fathom that less than 25 years ago the biggest concern IBM had was anti-trust suits because it
dominated the computer market so completely?), there have been multiple options for
technology-based entrepreneur-attackers to create new products and to get to market. There has
not been a dependence on a real or de facto monopoly on the defender side. It has been
relatively easy to bypass the defender completely, or use defenders against each other to get the
disruptive innovation to market.
For example, when Lotus came up with its breakthrough 1-2-3 spreadsheet, it did NOT have to
work with IBM to have it fit into IBM’s closed mainframe architecture. It could operate on the open
personal computer platform. Today, when Web 2.0 companies arise, there are no monopolies
controlling the infrastructure that they need to deliver their offerings to customers.
Contrast this to the entrepreneur who wants to harness wind energy in the Dakotas and finds that
there is no grid available to deliver the energy to the customer. To solve this problem would
require dealing with numerous de facto monopolies (including utility companies but also state,
local, and federal governments) that ultimately make the problem essentially intractable.
Energy entrepreneurs, especially those in energy production, don’t enjoy the luxury of having
numerous possible routes to market—because it is almost always the case (even though they try
to avoid it if they can and a few succeed) that they must deal with the existing hierarchy, which
controls the infrastructure.
This is a difficult challenge in general because existing successful hierarchies are very content in
homeostasis and resist significant changes (as Clayton Christensen details in The Innovator’s
Dilemma). In energy, it is even significantly more challenging because those controlling the
infrastructure are notoriously (and appropriately) conservative beyond what would be seen in
other industries. While renewable and energy efficiency entrepreneurs might complain about
utilities (sometimes with justification), they don’t have an option but to deal with them. Building a
parallel grid is not a viable option. They must find extremely creative ways of working with the
controllers of the infrastructure. Likewise, to be a player in the massive oil and gas industry,
entrepreneurs usually need to find a way to work with those who control that infrastructure. The
costs of the infrastructure are just so high in energy that having multiple options is much less
likely than in other industries. It is not simply a barrier that was created because someone “built a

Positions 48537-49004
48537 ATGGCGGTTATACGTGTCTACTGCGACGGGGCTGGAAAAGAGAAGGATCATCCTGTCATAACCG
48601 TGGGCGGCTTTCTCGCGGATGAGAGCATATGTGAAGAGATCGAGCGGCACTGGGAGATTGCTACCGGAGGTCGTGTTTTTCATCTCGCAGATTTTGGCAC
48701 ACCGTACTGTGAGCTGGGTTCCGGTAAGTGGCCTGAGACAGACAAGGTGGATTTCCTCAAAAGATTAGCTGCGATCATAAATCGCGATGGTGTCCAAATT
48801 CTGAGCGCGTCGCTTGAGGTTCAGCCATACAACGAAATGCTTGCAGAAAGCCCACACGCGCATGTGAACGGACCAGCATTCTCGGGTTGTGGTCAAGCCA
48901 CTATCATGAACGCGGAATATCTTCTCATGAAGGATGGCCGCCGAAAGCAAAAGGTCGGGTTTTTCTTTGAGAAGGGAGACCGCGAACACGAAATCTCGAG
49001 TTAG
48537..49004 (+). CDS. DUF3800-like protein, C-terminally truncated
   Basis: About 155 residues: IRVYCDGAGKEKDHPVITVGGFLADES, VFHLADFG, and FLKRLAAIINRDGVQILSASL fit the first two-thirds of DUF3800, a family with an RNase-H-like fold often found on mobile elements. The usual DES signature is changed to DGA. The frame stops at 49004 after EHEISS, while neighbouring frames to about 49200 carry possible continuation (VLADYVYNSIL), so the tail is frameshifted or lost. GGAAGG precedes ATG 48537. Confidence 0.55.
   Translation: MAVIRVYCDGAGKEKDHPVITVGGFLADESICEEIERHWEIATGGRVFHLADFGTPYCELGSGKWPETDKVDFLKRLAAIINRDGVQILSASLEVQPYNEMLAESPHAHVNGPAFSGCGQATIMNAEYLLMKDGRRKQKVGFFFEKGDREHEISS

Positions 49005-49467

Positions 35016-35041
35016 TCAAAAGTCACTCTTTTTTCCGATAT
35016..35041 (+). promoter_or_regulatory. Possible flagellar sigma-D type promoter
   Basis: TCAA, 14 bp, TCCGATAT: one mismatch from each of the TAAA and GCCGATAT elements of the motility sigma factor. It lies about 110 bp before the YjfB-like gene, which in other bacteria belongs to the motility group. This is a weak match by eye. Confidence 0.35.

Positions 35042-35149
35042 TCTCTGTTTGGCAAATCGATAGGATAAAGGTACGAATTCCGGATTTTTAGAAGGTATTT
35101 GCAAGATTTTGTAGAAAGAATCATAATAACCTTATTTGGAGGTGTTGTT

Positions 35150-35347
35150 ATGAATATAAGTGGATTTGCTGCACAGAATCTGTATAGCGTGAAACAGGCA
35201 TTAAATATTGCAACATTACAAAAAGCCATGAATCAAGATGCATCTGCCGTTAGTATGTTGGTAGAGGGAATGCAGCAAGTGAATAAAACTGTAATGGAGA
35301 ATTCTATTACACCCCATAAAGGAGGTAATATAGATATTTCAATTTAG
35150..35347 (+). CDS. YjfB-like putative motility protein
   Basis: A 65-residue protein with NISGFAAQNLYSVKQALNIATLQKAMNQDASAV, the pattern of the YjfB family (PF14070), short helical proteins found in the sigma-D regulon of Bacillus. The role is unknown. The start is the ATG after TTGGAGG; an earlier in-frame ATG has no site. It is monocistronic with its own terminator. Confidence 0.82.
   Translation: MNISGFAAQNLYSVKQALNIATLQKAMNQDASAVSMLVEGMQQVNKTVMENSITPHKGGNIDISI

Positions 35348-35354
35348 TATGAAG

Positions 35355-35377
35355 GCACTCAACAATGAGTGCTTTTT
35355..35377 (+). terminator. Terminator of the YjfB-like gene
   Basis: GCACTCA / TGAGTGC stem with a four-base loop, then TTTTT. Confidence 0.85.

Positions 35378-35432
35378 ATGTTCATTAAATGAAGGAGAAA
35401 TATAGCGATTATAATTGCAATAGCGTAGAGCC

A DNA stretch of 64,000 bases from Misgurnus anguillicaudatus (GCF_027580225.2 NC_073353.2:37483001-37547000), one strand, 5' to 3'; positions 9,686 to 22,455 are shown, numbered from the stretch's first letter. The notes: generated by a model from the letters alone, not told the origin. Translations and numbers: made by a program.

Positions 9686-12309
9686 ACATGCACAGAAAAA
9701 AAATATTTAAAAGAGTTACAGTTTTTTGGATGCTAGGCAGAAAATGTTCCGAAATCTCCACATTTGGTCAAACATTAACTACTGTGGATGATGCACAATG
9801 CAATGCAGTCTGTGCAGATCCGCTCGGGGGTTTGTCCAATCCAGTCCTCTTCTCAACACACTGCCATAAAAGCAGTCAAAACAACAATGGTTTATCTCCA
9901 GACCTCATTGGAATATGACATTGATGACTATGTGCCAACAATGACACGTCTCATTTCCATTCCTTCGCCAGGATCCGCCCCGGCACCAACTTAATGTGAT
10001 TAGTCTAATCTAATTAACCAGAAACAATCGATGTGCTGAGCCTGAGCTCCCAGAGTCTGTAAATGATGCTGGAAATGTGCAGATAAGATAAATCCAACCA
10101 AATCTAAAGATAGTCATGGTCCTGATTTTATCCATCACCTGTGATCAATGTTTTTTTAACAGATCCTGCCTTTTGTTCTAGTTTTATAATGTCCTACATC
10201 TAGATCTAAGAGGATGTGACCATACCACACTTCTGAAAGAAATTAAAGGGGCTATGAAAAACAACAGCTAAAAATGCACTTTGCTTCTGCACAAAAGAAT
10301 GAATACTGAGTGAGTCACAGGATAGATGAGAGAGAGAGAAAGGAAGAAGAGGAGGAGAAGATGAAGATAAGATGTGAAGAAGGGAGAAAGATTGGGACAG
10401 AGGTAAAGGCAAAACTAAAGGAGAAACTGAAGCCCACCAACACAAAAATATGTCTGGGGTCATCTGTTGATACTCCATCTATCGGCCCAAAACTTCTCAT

brand”—there are huge costs required to build the infrastructure which cannot be overcome with
a marketing program.
In Summary, Thoughts and Action on the Solution
As Albert Einstein said, “seek simplicity and distrust it.” The model I am proposing is not relevant
for all energy startups, but it is for the majority of impactful new ventures that should and need to
be created. The energy entrepreneur has to be able to manage significant technical resources to
address the multidimensional science, engineering, and systems challenges which alone would
exceed the entrepreneurial requirements for any other industry. If that were all, it would be
enough—but it is not.
Like the most elite high-tech entrepreneurs, the Renaissance Energy Entrepreneur must have
these multi-disciplinary science and technology skills like an elite high-tech entrepreneur,
represented in the “Seed Innovators” circle in the model to the right. These include understanding
and building innovative business models to optimize monetization, as well as a keen awareness
of the standard successful new venture creation process. This must be managed over a long
period of time while simultaneously addressing the other two circles shown in the diagram—the
“Government” (policy and public relations) circle and the “Big Players” circle (representing the
need to diplomatically and effectively “massage the existing controllers of the infrastructure”). This
combination is what makes this an exponentially more difficult task. The Energy Entrepreneur
today who can do this is very rare indeed and in huge demand.
First, we need to openly recognize the challenge in front of us and not believe there are simple
solutions. I recently heard a very smart venture capitalist say that he plans to “take successful
entrepreneurs from other industries who want to give back now and put them in energy.” In
general, I find this approach sorely lacking. For a sports analogy (which is a bit of a stretch I
know, but it makes my point), transferring Michael Jordan’s extremely prodigious mental and
physical athletic talents from basketball to baseball didn’t really work—nor will it generally work in
energy entrepreneurship. The idea of transferring entrepreneurs from other industries and putting
them in energy may be our only option in the short term, but they risk getting whiplash as they
seek to master steep learning curves in multiple dimensions.